By: Leslee Lowe, CPRW
How can you market yourself effectively to get into the industry you want? We have our strengths as well as our professional and academic achievements under our belts- how big or small they may seem. What is important is knowing how to leverage our personal characteristics and real experiences on a resume document to say “I can” meet the requirements of the job.
As a new graduate, I remember feeling overwhelmed and unhopeful while searching the job markets. I wish I knew then how to highlight my transferable skills on a resume and bring attention to my achievements. You must be honest on a resume, but you must also impact the reader with the potential and skills you offer.
A recent resume I wrote was for a new graduate seeking a career in public relations and communications. This individual’s academics were focused in humanities as well as economic and social development. So, how could she get a job in PR? Well, the reason she was drawn to this type of work is because in her academic career she had been extremely involved in student government, student activities, and alumni relations. She realized these positions were tapping her innate abilities to drive the strategy and implementation of diverse projects as well as spearhead events and communications creating lucrative partnerships and organizational value.
Although all of my client’s achievements were for various academic groups, I refrained from continually mentioning words like “academic”, “education”, “college”, “university”, and committed to the facts. As you create your own document, think about how you too can let the reader know what you’re capable of without pigeonholing yourself into a specific arena. Employers want someone who can make significant contributions, and if you’ve done it in one industry, you can certainly use those transferable skills to do it again in any other industry.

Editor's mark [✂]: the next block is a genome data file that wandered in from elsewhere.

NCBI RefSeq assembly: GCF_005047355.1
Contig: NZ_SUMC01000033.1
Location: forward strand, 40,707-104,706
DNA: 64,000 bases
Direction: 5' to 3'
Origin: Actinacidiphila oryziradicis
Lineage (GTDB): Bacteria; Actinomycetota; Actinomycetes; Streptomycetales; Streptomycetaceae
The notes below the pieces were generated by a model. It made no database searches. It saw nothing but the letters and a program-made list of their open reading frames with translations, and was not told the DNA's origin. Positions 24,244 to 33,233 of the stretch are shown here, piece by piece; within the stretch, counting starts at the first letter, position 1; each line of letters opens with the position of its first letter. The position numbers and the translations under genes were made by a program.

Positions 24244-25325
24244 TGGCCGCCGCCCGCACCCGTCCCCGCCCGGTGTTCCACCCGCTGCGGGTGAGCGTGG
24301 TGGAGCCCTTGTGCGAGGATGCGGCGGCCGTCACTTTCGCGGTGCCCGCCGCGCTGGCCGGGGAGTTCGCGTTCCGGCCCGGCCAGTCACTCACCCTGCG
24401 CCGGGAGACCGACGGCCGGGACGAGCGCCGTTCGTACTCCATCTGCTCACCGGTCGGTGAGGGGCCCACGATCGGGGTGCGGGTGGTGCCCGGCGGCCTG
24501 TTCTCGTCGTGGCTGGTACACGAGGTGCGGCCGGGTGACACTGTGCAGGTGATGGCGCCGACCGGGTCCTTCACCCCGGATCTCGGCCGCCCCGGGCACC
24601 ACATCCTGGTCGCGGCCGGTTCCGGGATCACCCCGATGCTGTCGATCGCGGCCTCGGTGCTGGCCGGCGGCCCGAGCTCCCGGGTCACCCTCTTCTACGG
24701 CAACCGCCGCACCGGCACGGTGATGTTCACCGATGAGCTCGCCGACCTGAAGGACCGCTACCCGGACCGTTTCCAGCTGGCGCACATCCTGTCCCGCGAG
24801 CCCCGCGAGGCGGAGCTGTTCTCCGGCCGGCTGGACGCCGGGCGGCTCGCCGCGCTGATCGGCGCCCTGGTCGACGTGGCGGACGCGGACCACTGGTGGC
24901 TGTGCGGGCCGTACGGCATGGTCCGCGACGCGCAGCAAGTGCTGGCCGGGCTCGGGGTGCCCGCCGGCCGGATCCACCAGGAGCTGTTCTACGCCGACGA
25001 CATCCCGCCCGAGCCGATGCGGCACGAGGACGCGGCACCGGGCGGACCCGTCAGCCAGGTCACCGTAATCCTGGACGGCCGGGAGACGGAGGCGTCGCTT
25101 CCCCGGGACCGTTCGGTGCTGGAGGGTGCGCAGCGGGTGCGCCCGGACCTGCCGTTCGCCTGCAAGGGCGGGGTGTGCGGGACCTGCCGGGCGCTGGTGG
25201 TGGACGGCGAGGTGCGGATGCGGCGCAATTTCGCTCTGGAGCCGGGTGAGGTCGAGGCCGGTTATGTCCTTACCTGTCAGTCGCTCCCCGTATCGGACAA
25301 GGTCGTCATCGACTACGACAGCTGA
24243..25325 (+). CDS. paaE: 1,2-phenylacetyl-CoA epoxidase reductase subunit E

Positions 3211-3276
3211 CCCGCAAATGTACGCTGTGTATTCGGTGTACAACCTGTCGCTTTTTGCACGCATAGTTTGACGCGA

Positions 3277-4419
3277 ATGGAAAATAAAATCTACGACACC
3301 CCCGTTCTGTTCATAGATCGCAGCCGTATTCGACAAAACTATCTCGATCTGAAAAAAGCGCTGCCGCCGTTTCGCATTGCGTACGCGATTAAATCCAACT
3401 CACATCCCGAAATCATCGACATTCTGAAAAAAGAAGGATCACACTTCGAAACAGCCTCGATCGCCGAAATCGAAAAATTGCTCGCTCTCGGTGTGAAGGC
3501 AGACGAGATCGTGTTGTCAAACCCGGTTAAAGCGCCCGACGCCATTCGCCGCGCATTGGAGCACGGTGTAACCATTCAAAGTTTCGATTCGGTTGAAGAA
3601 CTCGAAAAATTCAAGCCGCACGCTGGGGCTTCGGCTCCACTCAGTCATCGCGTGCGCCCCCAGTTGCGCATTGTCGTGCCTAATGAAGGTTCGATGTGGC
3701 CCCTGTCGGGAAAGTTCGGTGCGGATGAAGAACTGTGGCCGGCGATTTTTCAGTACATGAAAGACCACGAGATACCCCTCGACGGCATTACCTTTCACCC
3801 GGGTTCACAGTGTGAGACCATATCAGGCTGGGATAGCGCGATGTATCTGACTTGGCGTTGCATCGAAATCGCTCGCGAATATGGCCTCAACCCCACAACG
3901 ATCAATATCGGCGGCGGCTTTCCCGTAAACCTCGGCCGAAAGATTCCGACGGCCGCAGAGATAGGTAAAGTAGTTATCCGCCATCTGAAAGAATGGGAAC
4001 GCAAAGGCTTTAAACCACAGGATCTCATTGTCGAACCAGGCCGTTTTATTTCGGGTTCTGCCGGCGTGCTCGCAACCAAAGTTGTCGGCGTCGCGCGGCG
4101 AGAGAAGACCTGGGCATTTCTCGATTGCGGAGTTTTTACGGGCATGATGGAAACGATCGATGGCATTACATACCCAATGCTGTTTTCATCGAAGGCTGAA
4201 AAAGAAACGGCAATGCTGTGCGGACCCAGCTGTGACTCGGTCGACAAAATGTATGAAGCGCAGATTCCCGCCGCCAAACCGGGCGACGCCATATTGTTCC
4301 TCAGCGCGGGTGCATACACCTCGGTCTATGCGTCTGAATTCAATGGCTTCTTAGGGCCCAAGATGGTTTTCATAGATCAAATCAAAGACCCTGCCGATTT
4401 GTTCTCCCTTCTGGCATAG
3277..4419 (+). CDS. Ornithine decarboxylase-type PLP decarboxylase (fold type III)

I also considered this individual’s experiences and all the smaller parts of the projects she worked on. She was responsible for or educated in event planning, building/distributing newsletters, building alliances, delivering presentations, international relations, vendor sourcing, project leadership, research/survey tools, and spreadsheets/analysis. All of these terms were neatly organized into a sleek design in the “hot zone” of her resume. This will immediately spark the reader’s interest to look further down her resume at her focused achievements.
Too many new and old graduates alike make the mistake of stating what they want in the “hot zone” of their resume paper rather than showcasing what it is they offer. I know my first resume was a boring chronological obituary of my past. Such a document, I’m sure, hardly sparked any excitement. You can and should thoroughly analyze your past and realize how much you can immediately, positively affect a potential employer.
Thank you Leslee for your insight and no doubt many of our followers will benefit from your comments.
Danny Huffman, MA, CEIP, CPCC, CPRW
Owner, Author, Publisher
Career Services International
Education Career Services
407-206-5883 (direct line)
866-794-3337 ext 110